Milestones : Traders Fear Seoul Will Devalue Its Way To Prosperity



Lee Hun-Jae

The South Korean won suffered its biggest decline since November on news that the progovernment Uri Party gained control of the National Assembly in last months general election. Foreign exchange traders blamed the drop in the currency on concerns that the central bank will intervene aggressively to drive the won down in an effort to boost exports.

Finance minister Lee Hun-Jae says the country will pursue policies aimed at doubling economic growth to 6% this year. Analysts note that exports make up about 40% of the economy and have been the countrys main source of growth.

Bank of Korea governor Park Seung says rising exports will boost the nations current-account surplus to about $15 billion in 2004, well above initial estimates of $6 billion. South Koreas economy is the fourth largest in Asia.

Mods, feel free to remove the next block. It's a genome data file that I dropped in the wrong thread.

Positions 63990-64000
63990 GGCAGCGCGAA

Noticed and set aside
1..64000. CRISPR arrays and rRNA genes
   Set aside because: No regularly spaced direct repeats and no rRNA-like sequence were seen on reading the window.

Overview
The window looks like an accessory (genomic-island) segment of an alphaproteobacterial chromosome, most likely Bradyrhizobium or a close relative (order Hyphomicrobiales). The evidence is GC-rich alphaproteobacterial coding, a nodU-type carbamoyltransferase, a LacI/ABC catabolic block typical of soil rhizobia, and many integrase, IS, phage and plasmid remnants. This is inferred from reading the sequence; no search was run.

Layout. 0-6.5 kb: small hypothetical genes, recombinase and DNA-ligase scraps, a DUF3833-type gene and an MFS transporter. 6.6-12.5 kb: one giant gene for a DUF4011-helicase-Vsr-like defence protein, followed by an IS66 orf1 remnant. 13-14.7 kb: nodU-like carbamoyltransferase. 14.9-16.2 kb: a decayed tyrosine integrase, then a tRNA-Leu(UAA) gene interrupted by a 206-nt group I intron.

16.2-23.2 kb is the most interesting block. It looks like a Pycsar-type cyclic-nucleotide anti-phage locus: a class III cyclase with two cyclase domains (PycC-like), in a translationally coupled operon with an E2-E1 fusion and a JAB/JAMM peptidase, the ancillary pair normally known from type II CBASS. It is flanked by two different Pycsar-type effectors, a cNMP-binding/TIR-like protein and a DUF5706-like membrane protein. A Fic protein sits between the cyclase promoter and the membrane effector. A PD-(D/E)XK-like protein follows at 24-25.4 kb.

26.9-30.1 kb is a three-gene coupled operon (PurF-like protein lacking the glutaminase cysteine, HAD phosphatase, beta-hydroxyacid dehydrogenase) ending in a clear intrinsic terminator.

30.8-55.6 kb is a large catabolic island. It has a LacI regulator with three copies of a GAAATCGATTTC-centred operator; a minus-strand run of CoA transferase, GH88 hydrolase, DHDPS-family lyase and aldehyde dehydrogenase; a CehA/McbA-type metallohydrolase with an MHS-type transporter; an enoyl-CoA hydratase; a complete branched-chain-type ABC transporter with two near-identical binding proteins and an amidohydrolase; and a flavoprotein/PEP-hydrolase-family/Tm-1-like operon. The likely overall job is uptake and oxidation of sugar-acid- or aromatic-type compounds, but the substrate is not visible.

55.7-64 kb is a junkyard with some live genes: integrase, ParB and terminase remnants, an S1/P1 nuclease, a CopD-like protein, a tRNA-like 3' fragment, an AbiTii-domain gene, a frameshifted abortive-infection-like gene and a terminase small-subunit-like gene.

The election results were seen as an endorsement of President Roh Moo-hyun, who was impeached in a chaotic session of parliament on March 12 on charges of

violating election laws.The nations Constitutional Court has until September to decide whether to dismiss Roh, although that now seems less likely.

The presidents liberal supporters took control of the parliament away from the conservatives for the first time since the legislature was established in 1948.This cleared the way for the government to push through measures to stimulate the economy.

Some analysts note that the central bank has intervened repeatedly in the past to keep the currency from rising, so no real change in policy is in the cards.Whats more, they say, the election may have helped to remove some of the countrys political uncertainty. If this results in more foreign investment, it could keep the won from tumbling.

Gordon Platt